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Minimum wage in San Diego increases to $16.30 an hour

Minimum wage San Diegans will begin seeing more money in their paychecks effective Saturday, as the city's minimum wage increased from $15 to $16.30 an hour.

The change applies to all employees who perform at least two hours of work in one or more calendar weeks of the year within the geographic boundaries of the city of San Diego. The change is in accordance with the city's Earned Sick Leave and Minimum Wage Ordinance, approved in 2016.

"With the cost of living rising, this increase could not come at a more needed time for workers and working families," Mayor Todd Gloria said. "This increase means a better ability to make ends meet, put food on the table and spend in our local businesses."

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But Dan Eaton, a constitutional law expert, said it’s still not a living wage in San Diego.

“It’s pretty clear when you do the math, it’s going to fall short of that, but it’s still moving it closer to that ideal and that’s worth something.”

The minimum wage has increased every year since $10.50 an hour in 2016 when it was $10.50 and subsequently a dollar a year since 2019 — tied to the previous year's cost of living increase.

Alan Gin is an economics professor at the University of San Diego. He said the newest wage increase takes into account a few factors like inflation and the consumer price index.

“When prices rise the minimum wage is going to rise to help compensate workers for the increased living costs and that’s what’s happening in 2023. Inflation was particularly high here in San Diego, so the minimum wage is going to go up about 8%,” Gin said.   

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The Earned Sick Leave and Minimum Wage Ordinance applies to all industries and businesses without exception for number of employees. Tips and gratuities do not count toward payment of minimum wage.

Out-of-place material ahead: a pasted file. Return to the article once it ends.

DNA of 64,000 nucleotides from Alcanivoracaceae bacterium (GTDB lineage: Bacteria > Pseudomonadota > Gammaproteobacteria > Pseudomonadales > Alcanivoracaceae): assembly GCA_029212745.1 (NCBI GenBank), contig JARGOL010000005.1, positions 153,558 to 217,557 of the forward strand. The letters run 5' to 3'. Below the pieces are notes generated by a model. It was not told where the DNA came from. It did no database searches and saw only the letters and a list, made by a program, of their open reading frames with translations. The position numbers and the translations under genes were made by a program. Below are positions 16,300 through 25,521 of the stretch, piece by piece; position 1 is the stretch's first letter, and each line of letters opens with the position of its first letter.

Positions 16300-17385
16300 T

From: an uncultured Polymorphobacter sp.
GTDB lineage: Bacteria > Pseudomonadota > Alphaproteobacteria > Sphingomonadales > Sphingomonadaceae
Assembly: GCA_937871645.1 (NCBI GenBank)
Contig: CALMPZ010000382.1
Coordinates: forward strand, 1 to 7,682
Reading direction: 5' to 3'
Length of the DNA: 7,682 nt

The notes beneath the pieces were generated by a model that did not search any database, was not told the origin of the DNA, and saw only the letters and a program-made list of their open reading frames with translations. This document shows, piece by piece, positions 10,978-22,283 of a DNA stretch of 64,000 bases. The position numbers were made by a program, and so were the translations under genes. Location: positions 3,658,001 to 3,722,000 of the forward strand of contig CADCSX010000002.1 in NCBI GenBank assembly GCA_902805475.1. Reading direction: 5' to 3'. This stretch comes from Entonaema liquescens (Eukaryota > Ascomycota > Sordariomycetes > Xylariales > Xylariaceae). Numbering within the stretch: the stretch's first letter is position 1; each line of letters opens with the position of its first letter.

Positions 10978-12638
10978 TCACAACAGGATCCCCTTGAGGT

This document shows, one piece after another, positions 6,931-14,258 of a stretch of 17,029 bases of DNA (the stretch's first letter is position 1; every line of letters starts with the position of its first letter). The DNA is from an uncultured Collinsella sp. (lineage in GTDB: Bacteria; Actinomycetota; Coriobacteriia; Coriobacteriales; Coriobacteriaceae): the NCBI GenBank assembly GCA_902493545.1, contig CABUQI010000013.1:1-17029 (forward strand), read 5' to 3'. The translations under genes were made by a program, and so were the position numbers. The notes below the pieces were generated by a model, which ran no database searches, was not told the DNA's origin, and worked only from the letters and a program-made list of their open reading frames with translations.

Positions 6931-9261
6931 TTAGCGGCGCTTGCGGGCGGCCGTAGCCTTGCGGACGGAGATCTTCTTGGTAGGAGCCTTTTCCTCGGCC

Employers are required to post updated minimum wage notices in a conspicuous place at any workplace or job site in the city. The notices are available on the city's Minimum Wage Program webpage.

Experts have mixed feelings about increasing the minimum wage. Some say the higher cost of labor may lead to fewer workers getting jobs.

“There are some suggestion(s) that we’re moving into an economic downturn. If that happens, obviously the cost of labor is a very big part of the expense of running a business, and some workers — because of the higher minimum wage — will simply not get jobs who otherwise would get jobs if the minimum wage had remained lower,” Eaton noted.  

But Gin is on the side that thinks this is positive for the economy.

“It just gives more money then to workers, and then the workers can take that money and go out and spend it, and that will give a boost to businesses who have to pay this higher minimum wage,” Gin said.

According to the ordinance, employees will continue to earn sick leave, either by the accrual or the "front load" method, in which employers can provide a lump sum of at least 24 hours or three days of sick leave up front at the beginning of each 12-month period.

Also, due to the local ordinance, minimum wage will continue to adjust for inflation in the city of San Diego.

“The way the legislation is structured, the minimum wage will increase every year by the amount of inflation," Gin continued. "So, this could go on indefinitely.”     

Employees may use earned sick leave for all of the reasons described in the ordinance, which include, but are not limited to, time for their own medical care or for the medical care of a family member. Employers may limit an employee's use of earned sick leave to 40 hours within a benefit year.

Anyone who believes an employer is violating the ordinance is encouraged to file a complaint, in writing, with the city's Minimum Wage Program. To contact the program, call 619-615-1565

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